Sometimes Girls

Posted on April 9, 2008


By Ben Segal

I saw the cow with the glass plate grazing the lawn of the university’s hospital. The glass plate is on the cow’s side, so you can see into the cow.

Inside the cow is dark and bloody. If you shine a light at the glass plate, you can see better. You can see the organs that are in the immediate vicinity of the plate.

There is also a hinge on the plate, so you can open up the cow and reach inside and find out what the inside of a cow feels like. Or at least, you can find out what the inside of the cow feels like in the area right behind the glass plate. You could if you could open up the plate, but you need to know the right combination for that. The researchers keep the inside of the cow locked up.


I told Steven about the experimental cow. I told him I knew where the experimental cow lived and at which times it could be found grazing.

“We should steal that cow.” he said.

We stole the experimental cow.

After we stole the cow, we hid it in my basement. My backyard is on a slope, so you can get to the basement through a backdoor that is on ground-level. That’s why we chose my basement instead of Steven’s. For his basement, we would have had to take the cow down a flight of stairs.

It took us a few days to figure out the combination, but eventually we unlocked the cow.

The glass plate was about a foot in diameter. It was round. Steven told me I should open up the cow. Neither of us wanted to be the one to open her.

“You open her,” I said.

“You open her,” said Steven.

The cow was very patient. I mowed the lawn and brought her the grass clippings and she stood next to the broken treadmill and ate happily. Soon she finished the clippings, so Steven mowed his yard and we brought her those. She started mooing. I was worried the neighbors might come.

“Ok,” I said. “Open her now.”

Steven opened the experimental cow. Her guts slipped out of the portal and started bleeding on my carpet.

We tried to close the cow, but she just kept spilling out of herself. The more we tried to fix the situation, the more cow got onto the carpet and the less cow stayed in the cow. The glass plate was all the way open and pushed up against her side. The cow was mooing with full-force now and Steven and I were totally covered in blood.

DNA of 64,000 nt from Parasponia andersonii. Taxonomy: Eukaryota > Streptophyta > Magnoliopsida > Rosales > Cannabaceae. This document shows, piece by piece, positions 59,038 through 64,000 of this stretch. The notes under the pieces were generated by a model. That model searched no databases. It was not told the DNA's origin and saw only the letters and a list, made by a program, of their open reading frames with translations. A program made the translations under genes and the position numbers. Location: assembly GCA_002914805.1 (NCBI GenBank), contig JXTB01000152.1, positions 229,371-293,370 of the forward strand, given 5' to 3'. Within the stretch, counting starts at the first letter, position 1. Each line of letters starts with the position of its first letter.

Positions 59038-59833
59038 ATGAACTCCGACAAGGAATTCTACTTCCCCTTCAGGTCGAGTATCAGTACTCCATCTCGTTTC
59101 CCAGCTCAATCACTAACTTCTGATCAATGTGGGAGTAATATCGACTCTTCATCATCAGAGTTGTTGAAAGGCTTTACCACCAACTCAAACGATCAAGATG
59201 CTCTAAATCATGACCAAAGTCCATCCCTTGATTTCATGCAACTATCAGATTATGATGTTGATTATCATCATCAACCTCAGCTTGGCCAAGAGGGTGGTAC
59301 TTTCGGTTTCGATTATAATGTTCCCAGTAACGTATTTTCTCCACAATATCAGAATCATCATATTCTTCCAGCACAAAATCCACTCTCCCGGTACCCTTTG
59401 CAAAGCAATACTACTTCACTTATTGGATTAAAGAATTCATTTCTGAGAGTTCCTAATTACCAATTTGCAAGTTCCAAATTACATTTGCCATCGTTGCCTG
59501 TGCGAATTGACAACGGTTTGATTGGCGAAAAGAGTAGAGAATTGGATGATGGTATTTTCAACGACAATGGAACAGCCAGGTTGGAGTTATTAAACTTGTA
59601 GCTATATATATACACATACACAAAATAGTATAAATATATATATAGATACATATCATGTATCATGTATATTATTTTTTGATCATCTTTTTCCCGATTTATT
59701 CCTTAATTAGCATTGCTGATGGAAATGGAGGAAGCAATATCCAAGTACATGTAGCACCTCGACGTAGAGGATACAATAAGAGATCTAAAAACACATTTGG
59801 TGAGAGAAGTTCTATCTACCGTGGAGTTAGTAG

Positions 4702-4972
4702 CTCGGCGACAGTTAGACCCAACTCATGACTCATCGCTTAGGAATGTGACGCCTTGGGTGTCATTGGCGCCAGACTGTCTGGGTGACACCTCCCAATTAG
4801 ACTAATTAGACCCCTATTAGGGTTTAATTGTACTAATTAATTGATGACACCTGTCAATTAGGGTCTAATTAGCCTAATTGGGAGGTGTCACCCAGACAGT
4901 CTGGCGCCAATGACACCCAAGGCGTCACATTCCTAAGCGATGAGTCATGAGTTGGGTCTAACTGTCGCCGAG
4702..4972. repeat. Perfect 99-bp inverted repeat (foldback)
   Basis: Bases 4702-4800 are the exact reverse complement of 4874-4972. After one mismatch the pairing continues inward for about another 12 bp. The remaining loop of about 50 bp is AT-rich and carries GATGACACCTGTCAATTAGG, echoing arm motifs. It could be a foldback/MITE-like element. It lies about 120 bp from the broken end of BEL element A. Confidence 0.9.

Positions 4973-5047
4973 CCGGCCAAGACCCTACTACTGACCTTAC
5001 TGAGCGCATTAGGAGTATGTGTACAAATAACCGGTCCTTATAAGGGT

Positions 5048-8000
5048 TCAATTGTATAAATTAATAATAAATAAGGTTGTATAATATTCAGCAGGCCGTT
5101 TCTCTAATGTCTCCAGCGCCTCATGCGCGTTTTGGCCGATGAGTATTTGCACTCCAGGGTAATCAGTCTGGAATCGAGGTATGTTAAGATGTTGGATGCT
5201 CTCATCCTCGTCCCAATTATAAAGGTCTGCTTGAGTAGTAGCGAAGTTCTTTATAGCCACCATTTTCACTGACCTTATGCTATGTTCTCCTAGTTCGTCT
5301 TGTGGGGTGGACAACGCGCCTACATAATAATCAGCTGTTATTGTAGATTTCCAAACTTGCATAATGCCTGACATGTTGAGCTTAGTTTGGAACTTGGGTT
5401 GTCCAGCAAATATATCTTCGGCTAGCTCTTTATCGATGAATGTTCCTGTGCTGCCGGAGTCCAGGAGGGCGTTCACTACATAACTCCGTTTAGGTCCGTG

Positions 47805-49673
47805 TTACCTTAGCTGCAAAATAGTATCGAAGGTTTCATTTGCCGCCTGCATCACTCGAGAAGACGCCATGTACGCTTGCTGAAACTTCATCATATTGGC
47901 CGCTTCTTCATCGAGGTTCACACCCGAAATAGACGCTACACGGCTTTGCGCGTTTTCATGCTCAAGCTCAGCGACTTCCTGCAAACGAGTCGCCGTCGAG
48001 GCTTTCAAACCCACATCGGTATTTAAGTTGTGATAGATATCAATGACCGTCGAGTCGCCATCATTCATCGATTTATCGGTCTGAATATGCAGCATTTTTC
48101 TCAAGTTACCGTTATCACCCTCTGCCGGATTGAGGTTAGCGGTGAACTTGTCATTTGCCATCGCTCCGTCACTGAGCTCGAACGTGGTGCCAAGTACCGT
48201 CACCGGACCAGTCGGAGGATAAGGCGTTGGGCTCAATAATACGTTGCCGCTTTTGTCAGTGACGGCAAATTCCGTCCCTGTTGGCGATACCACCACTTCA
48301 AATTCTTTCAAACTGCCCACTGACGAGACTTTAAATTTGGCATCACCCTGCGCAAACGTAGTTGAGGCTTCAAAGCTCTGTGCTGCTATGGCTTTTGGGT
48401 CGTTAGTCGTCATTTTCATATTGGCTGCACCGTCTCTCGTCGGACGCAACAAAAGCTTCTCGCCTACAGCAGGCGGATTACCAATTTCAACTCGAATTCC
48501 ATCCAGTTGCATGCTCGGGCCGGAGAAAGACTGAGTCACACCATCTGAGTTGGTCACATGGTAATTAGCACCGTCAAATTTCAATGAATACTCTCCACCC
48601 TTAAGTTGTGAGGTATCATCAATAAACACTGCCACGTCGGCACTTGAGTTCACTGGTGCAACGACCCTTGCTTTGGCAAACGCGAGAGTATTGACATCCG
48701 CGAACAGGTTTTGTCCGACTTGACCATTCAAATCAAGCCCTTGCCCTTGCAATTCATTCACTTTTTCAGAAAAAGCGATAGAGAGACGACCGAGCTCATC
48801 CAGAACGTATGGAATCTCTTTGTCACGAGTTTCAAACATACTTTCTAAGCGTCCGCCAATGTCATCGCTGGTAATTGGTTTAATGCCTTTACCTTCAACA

I tipped the cow over onto her side and grabbed a bucket from the garage, then I scooped all the inner-cow off of my carpet and poured it back into her body. Steven slammed the window shut on her side.

The cow kept mooing horribly. I felt sick. Steven excused himself to the bathroom. The cow was bellowing and kicking and we knew she’d die if we didn’t call the researchers who built her. We also knew we’d go to jail for theft of an experimental animal.


After I called the researchers, they rushed to my house. They were furious researchers. The experimental cow was worth several million dollars. Also, she was useless for anything besides experiments. She didn’t even produce proper milk.

I asked them to please forgive me. I told them, “I am very sorry.”

Steven ran and hid in my shower before the researchers came.

The researchers told me they didn’t care that I was sorry. They were going to press charges, because I stole their cow and nearly killed her. (Thankfully, they managed to save the cow. Some of the researchers, besides being academics, were also highly accomplished practicing veterinarians.)

Because I didn’t want to go to jail, I told them that they could experiment on me if they wanted. The researchers huddled together and conferred. One of them stepped forward. He was tall and had an unfortunately shaped nose. He extended his hand and I shook it.


Anyways, I only let the researchers open the glass plate. Sometimes girls.


Ben Segal‘s fiction has appeared or is forthcoming in various publications including Word Riot, Zygote in My Coffee and Monkey Bicycle. His first book, 132 Stories, is a large fold-out of 132 interconnected narratives in the form of a crossword puzzle. It is due to be published later this year by No Record Press. He also co-founded and helps run Leisure Class Records.

Posted in: Fiction